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Tuesday, September 27, 2022

Historians dress as Reconstruction Era people for event

<p>Val Leitner, 36, washes off homemade biscuit batter off her hands in a water bowl during the living history Reconstruction era event at Dudley Farm Historic State Park on Sept. 4, 2015. Leitner was participating as one of the living historians and cooked food for other volunteers on a wood stove.</p>

Val Leitner, 36, washes off homemade biscuit batter off her hands in a water bowl during the living history Reconstruction era event at Dudley Farm Historic State Park on Sept. 4, 2015. Leitner was participating as one of the living historians and cooked food for other volunteers on a wood stove.

David Riker swung a ball and chain threateningly at two couples.

"I can put you to work," said the city marshall, peering over his wire-framed glasses at the women’s shorts. "Why are you wearing your husband’s pants?"

It was a question valid for a law enforcement agent in 1868.

Riker’s performance as city marshall was part of the Reconstruction Living History event at Dudley Farm Historic State Park, located at 18730 W. Newberry Road, on Friday and Saturday. Volunteers, including Riker, dressed in era clothing and re-enacted the lives of farmers, soldiers and storekeepers as part of the farm’s third annual living history Reconstruction Era event.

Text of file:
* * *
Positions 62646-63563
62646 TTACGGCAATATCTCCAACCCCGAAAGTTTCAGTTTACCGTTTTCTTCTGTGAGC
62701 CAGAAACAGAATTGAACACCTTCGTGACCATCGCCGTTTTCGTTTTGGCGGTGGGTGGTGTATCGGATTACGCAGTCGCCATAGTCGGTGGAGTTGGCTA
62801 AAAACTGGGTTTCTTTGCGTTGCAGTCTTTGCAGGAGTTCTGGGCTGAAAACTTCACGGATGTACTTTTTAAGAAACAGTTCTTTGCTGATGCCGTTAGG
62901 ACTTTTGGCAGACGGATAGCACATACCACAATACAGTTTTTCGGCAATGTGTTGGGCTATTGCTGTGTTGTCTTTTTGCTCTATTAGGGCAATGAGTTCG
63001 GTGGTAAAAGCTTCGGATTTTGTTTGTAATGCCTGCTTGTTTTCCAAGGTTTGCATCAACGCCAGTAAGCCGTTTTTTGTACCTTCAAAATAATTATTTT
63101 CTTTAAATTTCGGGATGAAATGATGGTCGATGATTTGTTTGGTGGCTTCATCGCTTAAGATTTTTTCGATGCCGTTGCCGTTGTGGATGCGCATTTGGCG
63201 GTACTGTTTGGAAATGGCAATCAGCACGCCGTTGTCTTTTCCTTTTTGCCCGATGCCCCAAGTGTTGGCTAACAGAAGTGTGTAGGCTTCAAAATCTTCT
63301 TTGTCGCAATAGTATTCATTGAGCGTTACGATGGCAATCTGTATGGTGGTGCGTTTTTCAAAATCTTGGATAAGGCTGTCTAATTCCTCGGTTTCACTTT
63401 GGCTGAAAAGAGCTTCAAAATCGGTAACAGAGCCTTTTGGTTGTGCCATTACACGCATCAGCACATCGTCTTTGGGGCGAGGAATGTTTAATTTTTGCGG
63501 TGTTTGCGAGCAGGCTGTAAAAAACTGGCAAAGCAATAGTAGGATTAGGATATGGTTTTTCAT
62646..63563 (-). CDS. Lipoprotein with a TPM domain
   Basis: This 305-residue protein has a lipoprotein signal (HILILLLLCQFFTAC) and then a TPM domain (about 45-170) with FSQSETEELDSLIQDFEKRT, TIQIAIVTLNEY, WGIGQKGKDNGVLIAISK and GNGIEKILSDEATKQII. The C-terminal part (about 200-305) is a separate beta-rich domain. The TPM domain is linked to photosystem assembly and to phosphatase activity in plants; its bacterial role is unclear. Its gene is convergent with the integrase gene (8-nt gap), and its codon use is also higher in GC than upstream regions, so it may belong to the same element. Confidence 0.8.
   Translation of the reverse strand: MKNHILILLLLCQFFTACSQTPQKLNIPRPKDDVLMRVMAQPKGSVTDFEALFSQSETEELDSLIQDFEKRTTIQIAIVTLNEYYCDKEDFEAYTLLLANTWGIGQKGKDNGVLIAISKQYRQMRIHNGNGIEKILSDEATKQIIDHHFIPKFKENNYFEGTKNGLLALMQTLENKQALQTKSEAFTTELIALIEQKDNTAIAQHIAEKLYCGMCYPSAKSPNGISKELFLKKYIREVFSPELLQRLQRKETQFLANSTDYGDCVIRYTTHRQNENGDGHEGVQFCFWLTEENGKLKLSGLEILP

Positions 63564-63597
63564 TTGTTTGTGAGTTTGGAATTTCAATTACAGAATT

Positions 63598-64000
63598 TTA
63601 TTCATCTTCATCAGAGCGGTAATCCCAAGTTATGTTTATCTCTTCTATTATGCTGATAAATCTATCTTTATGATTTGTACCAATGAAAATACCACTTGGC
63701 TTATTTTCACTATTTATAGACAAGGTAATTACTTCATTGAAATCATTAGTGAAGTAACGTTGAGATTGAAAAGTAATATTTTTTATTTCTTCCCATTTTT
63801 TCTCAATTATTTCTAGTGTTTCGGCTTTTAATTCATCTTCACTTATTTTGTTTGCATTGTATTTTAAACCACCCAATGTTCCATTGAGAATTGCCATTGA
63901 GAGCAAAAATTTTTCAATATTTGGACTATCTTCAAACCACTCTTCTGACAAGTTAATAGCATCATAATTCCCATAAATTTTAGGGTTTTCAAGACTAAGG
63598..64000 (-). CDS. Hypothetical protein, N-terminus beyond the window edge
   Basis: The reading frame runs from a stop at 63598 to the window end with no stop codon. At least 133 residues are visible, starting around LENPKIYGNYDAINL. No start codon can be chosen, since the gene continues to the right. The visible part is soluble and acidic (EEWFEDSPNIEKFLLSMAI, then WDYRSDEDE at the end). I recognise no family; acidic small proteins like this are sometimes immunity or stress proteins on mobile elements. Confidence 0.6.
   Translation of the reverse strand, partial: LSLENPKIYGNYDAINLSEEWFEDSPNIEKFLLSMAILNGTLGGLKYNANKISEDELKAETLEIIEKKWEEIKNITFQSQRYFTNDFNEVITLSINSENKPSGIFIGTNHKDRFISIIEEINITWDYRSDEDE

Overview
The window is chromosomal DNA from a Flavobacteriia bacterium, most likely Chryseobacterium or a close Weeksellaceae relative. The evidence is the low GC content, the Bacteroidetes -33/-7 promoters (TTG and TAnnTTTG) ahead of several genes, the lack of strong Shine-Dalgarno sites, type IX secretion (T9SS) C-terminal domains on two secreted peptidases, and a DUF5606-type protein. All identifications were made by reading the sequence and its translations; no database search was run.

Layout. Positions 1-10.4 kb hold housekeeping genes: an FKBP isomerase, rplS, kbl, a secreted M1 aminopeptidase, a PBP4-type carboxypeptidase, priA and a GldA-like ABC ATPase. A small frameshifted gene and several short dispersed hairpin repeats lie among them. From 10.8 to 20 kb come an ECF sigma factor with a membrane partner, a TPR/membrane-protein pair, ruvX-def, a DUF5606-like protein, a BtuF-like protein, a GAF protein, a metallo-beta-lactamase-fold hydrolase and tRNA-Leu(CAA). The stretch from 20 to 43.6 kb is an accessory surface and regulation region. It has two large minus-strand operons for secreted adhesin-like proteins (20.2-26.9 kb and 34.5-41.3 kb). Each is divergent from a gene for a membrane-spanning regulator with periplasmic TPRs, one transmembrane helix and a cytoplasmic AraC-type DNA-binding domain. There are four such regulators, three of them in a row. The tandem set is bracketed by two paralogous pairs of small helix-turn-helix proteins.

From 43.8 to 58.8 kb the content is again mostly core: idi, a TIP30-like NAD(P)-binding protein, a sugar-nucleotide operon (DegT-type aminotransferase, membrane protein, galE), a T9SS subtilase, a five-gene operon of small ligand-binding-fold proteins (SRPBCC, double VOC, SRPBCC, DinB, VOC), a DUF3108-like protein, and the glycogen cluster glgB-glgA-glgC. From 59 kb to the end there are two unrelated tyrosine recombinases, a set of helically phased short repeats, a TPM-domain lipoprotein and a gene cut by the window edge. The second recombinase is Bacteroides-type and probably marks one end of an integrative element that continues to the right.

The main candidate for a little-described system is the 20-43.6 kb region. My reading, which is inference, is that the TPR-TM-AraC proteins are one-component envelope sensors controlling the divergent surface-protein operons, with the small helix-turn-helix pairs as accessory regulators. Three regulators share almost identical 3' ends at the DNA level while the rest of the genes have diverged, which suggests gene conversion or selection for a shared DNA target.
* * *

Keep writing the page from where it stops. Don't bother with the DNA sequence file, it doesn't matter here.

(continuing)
"It gives you a way to present history in a way that people will remember," said Riker, who has been a living historian for 30 years. "If you experience the sights, sounds, smells, and touch and feels of something, you’re gonna remember it a lot better than reading it in a book."

At least 15 volunteers came each day to act as if they lived in the Reconstruction Era. Women wore bonnets and aprons while men worked in the stores, on the fields and with the animals. While portraying characters of the past, they challenged modern visitors on their clothing choices, gadgets and hairstyles.

"We want them to realize that it is a totally different time," Riker said. "We aren’t going to be rude about it, but we are going to be direct about it."

"This is so neat," said one woman, despite being criticized for wearing capris.

About 40 or 50 people came to the event, said Sandra Cashes, a park services specialist, which she said is average for a living history event. The farm hosts other living history events from different time periods.

"We are able to show history and try to make it alive for visitors," Cashes said. "And that’s what is important to me, to be able to bring visitors in."

Contact Danielle Veenstra at dveenstra@alligator.org and follow her on Twitter @_Veenstra_

Val Leitner, 36, washes off homemade biscuit batter off her hands in a water bowl during the living history Reconstruction era event at Dudley Farm Historic State Park on Sept. 4, 2015. Leitner was participating as one of the living historians and cooked food for other volunteers on a wood stove.

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